How and why politicians and activists appeal to motherhood to gain support
From civically and politically engaged women linking their identity as “mothers” to their fight for prohibition, public sanitation, and protective labor laws to the general call to arms of “mama grizzlies” issued by Sarah Palin in 2010, American political activists and candidates have used motherhood to rally women’s interest, support, and participation throughout American history. Politicized motherhood persists, and motherhood continues to inspire women’s participation and direct their concerns.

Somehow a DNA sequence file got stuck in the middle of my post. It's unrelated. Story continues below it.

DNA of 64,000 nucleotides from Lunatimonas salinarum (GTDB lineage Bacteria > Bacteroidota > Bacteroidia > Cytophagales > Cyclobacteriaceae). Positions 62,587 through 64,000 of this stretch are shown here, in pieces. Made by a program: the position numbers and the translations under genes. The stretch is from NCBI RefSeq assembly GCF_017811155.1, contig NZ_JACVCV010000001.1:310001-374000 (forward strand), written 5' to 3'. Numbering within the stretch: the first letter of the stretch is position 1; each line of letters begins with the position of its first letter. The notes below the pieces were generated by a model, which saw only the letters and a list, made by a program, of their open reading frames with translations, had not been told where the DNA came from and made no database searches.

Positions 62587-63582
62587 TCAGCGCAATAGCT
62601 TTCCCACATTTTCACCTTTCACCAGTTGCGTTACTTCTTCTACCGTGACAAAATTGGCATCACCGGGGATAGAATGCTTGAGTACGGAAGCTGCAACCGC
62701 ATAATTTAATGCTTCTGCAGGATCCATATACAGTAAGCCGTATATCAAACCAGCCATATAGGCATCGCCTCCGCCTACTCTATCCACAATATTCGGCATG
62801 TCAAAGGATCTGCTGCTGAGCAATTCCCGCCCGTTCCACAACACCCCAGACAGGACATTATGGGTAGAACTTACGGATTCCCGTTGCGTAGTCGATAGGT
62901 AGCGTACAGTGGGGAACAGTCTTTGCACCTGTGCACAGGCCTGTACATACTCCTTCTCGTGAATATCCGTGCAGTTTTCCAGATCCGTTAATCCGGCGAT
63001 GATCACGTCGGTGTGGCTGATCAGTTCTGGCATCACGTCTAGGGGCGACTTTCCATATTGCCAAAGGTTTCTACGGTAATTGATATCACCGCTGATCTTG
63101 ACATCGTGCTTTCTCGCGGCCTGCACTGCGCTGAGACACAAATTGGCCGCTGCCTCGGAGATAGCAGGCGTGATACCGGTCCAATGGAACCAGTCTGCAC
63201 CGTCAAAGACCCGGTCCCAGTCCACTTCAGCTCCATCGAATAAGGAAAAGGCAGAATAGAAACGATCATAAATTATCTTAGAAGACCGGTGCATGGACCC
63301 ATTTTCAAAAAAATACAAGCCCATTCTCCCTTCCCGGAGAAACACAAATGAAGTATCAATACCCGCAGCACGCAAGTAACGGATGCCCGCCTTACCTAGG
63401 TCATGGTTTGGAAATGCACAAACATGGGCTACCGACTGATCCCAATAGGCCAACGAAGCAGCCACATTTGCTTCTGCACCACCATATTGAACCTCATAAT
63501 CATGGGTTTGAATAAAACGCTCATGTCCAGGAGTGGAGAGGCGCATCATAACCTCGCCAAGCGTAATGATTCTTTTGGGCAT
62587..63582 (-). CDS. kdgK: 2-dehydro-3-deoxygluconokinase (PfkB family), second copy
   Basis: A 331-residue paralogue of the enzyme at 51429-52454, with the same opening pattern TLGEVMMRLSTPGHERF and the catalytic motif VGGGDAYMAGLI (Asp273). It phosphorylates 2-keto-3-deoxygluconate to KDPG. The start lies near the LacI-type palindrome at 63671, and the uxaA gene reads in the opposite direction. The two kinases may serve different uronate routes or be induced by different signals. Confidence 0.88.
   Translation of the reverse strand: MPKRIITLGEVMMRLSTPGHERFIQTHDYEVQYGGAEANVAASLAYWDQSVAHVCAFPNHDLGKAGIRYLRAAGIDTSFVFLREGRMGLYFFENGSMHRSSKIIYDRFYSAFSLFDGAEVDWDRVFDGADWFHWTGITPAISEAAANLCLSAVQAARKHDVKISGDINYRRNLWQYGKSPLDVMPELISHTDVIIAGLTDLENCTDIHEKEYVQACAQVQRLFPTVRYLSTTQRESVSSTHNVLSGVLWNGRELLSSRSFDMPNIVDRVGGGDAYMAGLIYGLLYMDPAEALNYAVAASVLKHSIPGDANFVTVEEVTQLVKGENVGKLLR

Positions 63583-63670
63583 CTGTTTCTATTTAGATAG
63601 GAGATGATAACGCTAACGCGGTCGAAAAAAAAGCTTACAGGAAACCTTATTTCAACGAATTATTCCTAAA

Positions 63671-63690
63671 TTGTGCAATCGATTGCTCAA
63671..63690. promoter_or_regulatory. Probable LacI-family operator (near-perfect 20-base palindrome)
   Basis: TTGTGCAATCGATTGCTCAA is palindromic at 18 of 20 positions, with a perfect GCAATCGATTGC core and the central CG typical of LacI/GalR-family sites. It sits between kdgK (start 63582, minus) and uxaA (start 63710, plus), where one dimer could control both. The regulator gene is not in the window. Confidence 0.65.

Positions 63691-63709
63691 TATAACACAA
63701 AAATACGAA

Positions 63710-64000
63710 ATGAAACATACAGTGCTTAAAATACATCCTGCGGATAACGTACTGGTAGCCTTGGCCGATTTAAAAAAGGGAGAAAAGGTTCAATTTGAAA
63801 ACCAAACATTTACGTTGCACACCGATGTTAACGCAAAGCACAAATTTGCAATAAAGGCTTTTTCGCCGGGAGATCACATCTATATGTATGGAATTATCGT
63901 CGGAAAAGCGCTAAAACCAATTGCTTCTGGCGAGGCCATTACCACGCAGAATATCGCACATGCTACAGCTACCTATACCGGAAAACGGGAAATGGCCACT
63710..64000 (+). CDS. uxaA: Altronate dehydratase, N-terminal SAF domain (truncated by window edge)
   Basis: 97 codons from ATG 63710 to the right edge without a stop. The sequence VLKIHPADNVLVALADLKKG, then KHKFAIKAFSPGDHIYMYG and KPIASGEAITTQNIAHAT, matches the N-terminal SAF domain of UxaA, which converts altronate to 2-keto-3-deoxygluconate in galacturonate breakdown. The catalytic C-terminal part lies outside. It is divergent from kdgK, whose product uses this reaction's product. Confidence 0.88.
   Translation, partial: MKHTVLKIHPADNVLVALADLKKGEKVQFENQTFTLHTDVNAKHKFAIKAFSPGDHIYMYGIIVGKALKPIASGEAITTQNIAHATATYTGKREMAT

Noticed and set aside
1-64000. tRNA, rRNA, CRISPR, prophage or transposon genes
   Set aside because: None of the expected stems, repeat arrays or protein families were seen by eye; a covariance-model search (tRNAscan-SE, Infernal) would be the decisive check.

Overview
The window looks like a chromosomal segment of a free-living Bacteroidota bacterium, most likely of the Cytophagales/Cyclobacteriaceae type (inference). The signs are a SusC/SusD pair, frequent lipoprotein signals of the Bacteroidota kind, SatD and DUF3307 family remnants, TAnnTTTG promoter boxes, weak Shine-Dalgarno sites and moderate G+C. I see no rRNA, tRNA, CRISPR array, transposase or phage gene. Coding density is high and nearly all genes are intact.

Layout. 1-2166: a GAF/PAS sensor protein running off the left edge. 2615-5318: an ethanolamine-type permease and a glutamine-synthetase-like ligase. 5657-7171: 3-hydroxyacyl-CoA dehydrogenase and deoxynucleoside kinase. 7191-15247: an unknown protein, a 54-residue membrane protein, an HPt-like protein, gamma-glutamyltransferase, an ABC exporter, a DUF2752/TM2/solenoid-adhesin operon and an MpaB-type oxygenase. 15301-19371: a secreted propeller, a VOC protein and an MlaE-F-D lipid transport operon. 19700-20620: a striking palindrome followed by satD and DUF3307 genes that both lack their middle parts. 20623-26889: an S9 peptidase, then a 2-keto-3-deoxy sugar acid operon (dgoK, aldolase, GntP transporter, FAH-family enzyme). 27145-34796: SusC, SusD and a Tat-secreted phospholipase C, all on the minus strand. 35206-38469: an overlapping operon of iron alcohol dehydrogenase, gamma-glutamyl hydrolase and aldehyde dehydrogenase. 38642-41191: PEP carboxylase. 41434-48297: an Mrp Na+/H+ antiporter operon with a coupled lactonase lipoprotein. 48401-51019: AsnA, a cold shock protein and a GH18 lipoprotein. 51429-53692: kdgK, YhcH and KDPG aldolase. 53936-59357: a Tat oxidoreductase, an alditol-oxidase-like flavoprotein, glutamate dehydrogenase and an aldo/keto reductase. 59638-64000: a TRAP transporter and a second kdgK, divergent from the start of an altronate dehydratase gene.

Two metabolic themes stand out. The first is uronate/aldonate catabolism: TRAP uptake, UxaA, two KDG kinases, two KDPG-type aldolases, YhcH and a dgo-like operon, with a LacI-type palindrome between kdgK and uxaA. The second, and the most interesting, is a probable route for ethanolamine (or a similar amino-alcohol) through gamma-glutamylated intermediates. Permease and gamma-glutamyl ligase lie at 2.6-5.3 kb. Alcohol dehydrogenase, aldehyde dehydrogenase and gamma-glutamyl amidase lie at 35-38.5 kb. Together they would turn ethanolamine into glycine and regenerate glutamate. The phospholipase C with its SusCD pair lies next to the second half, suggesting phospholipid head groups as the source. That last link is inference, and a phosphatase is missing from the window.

In The Political Consequences of Motherhood, Jill S. Greenlee investigates the complex relationship between motherhood and women’s political attitudes. Combining a historical overview of the ways motherhood has been used for political purposes with recent political opinion surveys and individual-level analysis, she explains how and when motherhood shapes women’s thoughts and preferences. Greenlee argues that two mechanisms account for the durability of motherhood politics. First, women experience attitudinal shifts when they become mothers. Second, “mother” is a broad-based identity, widely shared and ideologically unconstrained, that lends itself to appeals across the political spectrum to build support for candidates and policy issues.
Jill S. Greenlee is Associate Professor of Politics at Brandeis University.